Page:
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This module in the Structural Constitution course highlights key debates about federalism: at the time of the ratification of the Constitution, throughout our history with the expansion of the scope of the Federal government through the Commerce Clause and the weakening of the state governments in the Civil War and later Amendments, and the state it is today.
“The powers delegated by the proposed Constitution to the federal government are few and defined. Those that are to remain in the State governments are numerous and indefinite.”
-Madison, Federalist No. 45
Questions to be explored included:
What did Federalism look like at the time of the Founding? How did the state governments and the Articles of Confederation shape the writing of the Constitution? In what ways was the text of the Constitution a compromise among representatives from different states?
What is the history of the Commerce Clause? (and other clauses such as the Necessary and Proper clause that have been used to justify the expansion of the power of the federal government) With the size and scope of the federal government today, do the states in any way exercise a meaningful check on its power?
What is “new federalism” and how is it different from the federalism in the early Republic leading to the Civil War? Why does Federalism matter today?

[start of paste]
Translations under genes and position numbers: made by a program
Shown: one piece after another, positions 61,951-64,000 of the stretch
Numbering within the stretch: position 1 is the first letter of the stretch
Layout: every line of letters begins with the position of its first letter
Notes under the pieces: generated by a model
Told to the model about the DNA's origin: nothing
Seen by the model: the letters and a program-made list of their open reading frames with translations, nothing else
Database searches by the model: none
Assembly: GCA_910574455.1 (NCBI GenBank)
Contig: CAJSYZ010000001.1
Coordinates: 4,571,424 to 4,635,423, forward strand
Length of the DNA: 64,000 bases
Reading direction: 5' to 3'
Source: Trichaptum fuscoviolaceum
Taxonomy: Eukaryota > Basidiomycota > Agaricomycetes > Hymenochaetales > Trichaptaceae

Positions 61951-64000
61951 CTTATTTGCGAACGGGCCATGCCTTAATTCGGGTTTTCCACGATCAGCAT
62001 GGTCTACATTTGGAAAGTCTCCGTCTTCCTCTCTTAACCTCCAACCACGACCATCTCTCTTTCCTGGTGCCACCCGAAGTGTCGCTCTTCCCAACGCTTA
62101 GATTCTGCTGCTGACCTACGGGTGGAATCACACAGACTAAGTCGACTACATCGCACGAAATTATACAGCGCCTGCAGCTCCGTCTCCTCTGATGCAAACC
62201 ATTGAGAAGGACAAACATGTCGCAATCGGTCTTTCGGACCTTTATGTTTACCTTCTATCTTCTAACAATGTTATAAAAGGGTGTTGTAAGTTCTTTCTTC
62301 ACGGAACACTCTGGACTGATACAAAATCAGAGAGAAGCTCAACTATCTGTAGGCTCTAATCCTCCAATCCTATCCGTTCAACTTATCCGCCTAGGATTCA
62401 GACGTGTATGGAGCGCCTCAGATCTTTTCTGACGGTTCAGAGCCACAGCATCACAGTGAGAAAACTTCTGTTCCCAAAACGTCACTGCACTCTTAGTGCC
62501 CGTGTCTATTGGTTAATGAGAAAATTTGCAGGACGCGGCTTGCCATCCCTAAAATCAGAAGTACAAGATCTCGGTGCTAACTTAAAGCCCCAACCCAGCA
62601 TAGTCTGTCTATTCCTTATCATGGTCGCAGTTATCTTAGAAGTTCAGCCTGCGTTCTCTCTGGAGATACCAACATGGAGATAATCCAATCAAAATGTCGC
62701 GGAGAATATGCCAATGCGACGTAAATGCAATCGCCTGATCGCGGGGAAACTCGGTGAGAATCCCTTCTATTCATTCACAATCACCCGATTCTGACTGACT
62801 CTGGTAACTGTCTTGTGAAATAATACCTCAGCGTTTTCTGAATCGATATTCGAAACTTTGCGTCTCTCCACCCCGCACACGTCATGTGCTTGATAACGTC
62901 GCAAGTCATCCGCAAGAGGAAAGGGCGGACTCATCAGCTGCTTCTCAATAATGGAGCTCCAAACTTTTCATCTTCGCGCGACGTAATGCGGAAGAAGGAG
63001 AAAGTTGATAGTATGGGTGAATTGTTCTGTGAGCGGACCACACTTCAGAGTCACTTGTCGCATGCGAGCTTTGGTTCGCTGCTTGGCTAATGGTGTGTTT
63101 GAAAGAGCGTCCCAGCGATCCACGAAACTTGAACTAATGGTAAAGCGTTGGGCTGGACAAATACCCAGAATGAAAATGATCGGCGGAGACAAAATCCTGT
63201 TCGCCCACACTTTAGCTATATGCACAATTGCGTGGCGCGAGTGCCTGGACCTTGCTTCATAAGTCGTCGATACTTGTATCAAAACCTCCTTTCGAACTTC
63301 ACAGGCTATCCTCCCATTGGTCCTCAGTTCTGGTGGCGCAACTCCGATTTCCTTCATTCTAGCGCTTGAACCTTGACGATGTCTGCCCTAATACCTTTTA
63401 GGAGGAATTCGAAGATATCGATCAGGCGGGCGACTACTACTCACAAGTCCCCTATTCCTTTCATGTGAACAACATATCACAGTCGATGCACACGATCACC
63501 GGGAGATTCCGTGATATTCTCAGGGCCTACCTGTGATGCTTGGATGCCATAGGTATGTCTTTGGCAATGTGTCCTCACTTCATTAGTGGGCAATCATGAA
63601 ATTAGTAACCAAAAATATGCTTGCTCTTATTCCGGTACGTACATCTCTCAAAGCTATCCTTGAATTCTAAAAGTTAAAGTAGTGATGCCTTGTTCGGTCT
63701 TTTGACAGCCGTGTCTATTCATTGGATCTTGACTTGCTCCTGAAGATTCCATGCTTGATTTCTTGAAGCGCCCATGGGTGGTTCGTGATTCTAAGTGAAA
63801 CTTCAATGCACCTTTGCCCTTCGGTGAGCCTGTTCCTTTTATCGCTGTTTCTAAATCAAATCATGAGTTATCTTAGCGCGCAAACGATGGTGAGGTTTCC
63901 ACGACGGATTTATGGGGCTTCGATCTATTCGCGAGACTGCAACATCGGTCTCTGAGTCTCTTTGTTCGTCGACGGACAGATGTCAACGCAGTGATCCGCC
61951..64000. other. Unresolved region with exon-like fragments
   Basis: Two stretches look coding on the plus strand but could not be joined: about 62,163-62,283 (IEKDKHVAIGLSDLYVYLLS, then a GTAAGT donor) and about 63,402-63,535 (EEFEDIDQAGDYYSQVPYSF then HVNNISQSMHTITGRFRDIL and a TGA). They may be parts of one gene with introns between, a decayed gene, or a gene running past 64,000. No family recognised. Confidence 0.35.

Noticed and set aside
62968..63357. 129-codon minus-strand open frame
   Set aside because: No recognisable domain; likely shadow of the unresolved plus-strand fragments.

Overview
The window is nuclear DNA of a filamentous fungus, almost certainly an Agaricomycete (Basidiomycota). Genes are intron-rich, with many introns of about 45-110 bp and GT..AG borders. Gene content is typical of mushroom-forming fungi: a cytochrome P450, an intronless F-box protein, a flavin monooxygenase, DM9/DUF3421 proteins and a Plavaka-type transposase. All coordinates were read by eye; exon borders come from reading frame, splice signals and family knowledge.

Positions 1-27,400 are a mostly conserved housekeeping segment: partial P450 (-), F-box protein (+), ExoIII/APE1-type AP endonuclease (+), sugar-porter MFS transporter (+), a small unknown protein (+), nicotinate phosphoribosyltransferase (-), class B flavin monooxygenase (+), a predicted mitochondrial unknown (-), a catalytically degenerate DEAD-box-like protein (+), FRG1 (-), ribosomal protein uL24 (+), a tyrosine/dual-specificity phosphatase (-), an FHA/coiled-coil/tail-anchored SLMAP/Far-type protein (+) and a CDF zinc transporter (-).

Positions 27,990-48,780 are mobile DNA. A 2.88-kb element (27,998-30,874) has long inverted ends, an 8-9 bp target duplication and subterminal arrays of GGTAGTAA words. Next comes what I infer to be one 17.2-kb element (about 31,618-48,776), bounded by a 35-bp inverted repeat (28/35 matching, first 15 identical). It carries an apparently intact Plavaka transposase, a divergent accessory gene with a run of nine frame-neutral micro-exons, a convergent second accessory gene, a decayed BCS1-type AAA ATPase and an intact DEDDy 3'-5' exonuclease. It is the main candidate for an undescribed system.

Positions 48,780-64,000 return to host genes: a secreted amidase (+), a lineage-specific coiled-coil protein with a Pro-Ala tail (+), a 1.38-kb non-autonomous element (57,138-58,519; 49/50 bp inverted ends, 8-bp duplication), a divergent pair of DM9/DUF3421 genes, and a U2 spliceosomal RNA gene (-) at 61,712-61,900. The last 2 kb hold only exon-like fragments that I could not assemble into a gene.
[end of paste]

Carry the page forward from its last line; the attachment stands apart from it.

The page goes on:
We explore answers to these questions below.
Is federalism ideologically neutral?
New federalism started in the 1970’s with famed living Constitutionalist Justice William Brennan, who developed a progressive, liberty-protective approach to federalism -- “not your father’s federalism,” one that protected states’ rights and allowed for Jim Crow.
Judge Jeffrey Sutton now argues that federalism, rightly understood, is politically neutral. It is espoused by advocates on the left (such as Justice Brennan) as well as on the right (such as Justice Scalia). It also is an important tool for protecting liberty.
Jeffrey S. Sutton sits on the United States Court of Appeals for the Sixth Circuit. Judge Sutton was a partner with the law firm of Jones Day Reavis & Pogue in Columbus, Ohio, and served as State Solicitor of the State of Ohio. He also served as a law clerk to the Honorable Lewis F. Powell, Jr. (Ret.), the Honorable Antonin Scalia and the Honorable Thomas J. Meskill. He is the author of 51 Imperfect Solutions: States and the Making of American Constitutional Law.
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As always, the Federalist Society takes no position on particular legal or public policy issues; all expressions of opinion are those of the speaker.
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